Tuesday, December 9, 2014

decking the sparse halls

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We’re preparing to move so the house is looking a little different than it usually does this time of year. The decorations were coming down out of the attic anyway, but I’d be lying if I said we hooked all those ornaments and carefully loaded the branches without a single thought of ‘should we really be doing this?’ Should we really decorate just to take it all down in two and a half weeks?

That indecision only lasted a minute or two. The answer is, Yes we should! In the midst of the chaos that is our home right now we needed this one room that still has a few familiar stuff hanging out on the walls. We needed cozy comforters still unpacked and a few beautiful things still on shelves. And we needed that tree in our home, to remind us to enjoy every minute that we are here.

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And Christmas wouldn’t feel complete without a project so before I packed up my glue gun, I grabbed some yarn and an old book and made a tree garland.

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A paper garland seemed like the perfect craft to get the kids involved in. Jonathan, being 6, thinks punching holes in book pages is the bomb. I’m thinking about putting a paper punch in his stocking this year. But then again… maybe not. 

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Once we had enough holes punched out, and most rescued from the floor, we folded them all in half.

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Then we took two pieces and glued the sides together at the fold.

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I attached the pieces to the string along the fold using hot glue. This is the part where I burned my fingers twenty times before I figured out how to keep them out of the way. This is also the part where the kids informed me I was on my own for the rest of the project.

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Once the glue dried I covered the string with the third paper piece. Glue it down and we’re done.

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Only ten more feet of garland to go!

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I think it made the tree this year.

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Saturday, December 6, 2014

tree searching

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We are trying our very best to have December as usual around here, but squeezing all of our favorite traditions and activities in between cleaning out closets and dismantling furniture has been challenging. We have had to let a few things go, but we all agreed that decorating the house was a must this year. Any extra work it creates will be worth the two weeks we get to enjoy it. I could not commit to the two hour drive for our usual Christmas tree farm so we drove ten minutes into town and found a pre-cut “farm” on the corner. We didn’t get to cut our pick down, but the boys still played hide and seek between the trees and the air still smelled and pine, hot chocolate and friendly “Merry Christmas” greetings.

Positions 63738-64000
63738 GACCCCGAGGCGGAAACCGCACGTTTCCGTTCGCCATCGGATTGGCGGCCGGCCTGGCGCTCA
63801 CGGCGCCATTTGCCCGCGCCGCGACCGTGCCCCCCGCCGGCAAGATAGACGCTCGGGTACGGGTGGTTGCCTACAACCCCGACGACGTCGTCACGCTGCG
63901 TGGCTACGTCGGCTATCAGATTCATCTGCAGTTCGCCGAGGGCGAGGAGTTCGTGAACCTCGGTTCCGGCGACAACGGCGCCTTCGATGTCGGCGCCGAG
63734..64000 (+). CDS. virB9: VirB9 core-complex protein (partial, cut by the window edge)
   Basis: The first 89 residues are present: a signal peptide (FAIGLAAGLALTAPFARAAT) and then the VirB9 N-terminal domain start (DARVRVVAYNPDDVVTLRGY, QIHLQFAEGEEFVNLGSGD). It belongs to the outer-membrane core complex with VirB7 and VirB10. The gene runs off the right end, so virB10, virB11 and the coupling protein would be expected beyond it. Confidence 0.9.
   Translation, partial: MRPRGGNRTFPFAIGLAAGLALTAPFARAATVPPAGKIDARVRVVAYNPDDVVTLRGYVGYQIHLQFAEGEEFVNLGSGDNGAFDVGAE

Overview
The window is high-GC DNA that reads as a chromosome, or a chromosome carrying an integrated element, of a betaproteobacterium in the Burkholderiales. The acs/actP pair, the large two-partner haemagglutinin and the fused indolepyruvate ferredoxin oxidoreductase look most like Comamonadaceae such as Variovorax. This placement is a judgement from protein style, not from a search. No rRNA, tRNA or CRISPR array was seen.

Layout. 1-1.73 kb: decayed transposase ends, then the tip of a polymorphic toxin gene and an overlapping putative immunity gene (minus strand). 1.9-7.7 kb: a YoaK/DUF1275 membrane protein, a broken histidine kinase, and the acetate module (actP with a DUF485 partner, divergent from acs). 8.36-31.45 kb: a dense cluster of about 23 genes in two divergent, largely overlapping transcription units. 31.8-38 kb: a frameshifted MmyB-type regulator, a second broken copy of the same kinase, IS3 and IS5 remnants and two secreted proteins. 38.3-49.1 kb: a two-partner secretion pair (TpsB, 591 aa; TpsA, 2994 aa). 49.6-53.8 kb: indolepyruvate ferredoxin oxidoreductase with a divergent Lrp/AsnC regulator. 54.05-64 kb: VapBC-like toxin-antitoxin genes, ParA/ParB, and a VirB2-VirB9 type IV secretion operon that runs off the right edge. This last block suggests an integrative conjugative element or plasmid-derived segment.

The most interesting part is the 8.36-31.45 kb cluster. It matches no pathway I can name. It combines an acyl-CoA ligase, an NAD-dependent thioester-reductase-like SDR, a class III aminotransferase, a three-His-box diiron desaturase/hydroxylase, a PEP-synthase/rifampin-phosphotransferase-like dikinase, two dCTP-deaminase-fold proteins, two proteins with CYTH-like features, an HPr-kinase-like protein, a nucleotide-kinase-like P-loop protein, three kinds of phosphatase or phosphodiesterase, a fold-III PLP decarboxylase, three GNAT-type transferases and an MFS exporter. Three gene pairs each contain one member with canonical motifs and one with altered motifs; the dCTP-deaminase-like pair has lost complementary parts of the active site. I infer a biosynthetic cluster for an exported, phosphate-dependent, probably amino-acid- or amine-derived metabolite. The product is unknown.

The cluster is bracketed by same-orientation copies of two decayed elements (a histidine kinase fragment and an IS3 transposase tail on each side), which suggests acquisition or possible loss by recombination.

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Tuesday, December 2, 2014

Thanksgiving to sooth the soul

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I was not ready for Thanksgiving to arrive this year. Just because it comes at the end of November and I am feeling decidedly iffy about all that December will entail this year. The dates have been set. Plans have been made. A few days before Christmas we will pack up our house and move in with my parents so that we can be close to Caleb’s new assignment.

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How are we all feeling about this? Well, there are mixed emotions for sure. Most days I go through the full rollercoaster. This is a big change for us and big changes are usually somewhat hard to swallow at first. At the end of the day I remember that this change means my husband will get to come home to his family every night. Pretty much anything is worth that.

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But I’m only human so most days I’m a little mournful of putting almost everything in storage and saying goodbye to this house and this town where we have raised two little boys, two little doggies and learned so much about love and life. Perhaps moving is easier when you know where you’re going to end up, but that is an unknown for us. We are fully reliant on God’s direction. The greatest adventure of all.

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So yes. I scrooged a bit about Thanksgiving… right up until we parked at the lake house and I got a whiff of golden light soaking through the trees and across the dining room table. It’s ridiculously hard to be anything but thankful with a view like that.

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Wednesday, November 12, 2014

kitchen improvements

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We’ve been focusing our efforts on the kitchen during the past few weeks. I had to dig up a photo from 2011 because that’s the last time I took one. We haven’t done much in here since painting the cabinets several years ago. That was a story all by itself. First the cabinets were taupe, and then they were blue, and then they were blue and white, and then they were less blue and more white. It was like the paint job that never ends. Luckily, I’ve been pretty happy with them since then.